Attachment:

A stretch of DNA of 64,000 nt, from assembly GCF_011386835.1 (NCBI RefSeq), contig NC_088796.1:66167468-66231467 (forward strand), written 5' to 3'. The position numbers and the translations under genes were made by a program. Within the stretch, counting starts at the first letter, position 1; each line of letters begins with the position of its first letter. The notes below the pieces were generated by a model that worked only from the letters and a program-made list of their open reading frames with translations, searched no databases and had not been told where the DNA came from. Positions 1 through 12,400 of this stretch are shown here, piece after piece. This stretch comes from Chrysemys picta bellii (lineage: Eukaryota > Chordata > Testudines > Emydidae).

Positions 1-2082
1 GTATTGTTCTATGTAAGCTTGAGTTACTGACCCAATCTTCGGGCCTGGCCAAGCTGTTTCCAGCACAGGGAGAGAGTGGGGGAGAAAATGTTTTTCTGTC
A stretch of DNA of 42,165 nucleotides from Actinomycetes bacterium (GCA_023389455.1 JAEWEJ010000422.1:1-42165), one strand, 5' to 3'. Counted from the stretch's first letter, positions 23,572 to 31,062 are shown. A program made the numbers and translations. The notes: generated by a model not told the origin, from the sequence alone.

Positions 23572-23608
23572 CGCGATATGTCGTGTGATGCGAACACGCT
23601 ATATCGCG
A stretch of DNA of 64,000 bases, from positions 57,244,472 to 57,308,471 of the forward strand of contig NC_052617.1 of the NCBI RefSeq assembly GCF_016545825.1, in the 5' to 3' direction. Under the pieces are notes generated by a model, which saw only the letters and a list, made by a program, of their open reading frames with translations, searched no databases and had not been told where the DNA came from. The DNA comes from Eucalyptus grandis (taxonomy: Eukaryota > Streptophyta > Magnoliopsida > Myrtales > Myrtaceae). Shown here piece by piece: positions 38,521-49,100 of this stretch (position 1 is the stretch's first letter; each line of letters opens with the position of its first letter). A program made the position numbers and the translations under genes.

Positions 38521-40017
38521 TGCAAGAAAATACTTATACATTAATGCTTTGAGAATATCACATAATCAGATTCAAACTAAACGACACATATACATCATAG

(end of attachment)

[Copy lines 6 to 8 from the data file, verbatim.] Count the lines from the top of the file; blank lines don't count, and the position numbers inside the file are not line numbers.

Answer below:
23572 CGCGATATGTCGTGTGATGCGAACACGCT
23601 ATATCGCG
A stretch of DNA of 64,000 bases, from positions 57,244,472 to 57,308,471 of the forward strand of contig NC_052617.1 of the NCBI RefSeq assembly GCF_016545825.1, in the 5' to 3' direction. Under the pieces are notes generated by a model, which saw only the letters and a list, made by a program, of their open reading frames with translations, searched no databases and had not been told where the DNA came from. The DNA comes from Eucalyptus grandis (taxonomy: Eukaryota > Streptophyta > Magnoliopsida > Myrtales > Myrtaceae). Shown here piece by piece: positions 38,521-49,100 of this stretch (position 1 is the stretch's first letter; each line of letters opens with the position of its first letter). A program made the position numbers and the translations under genes.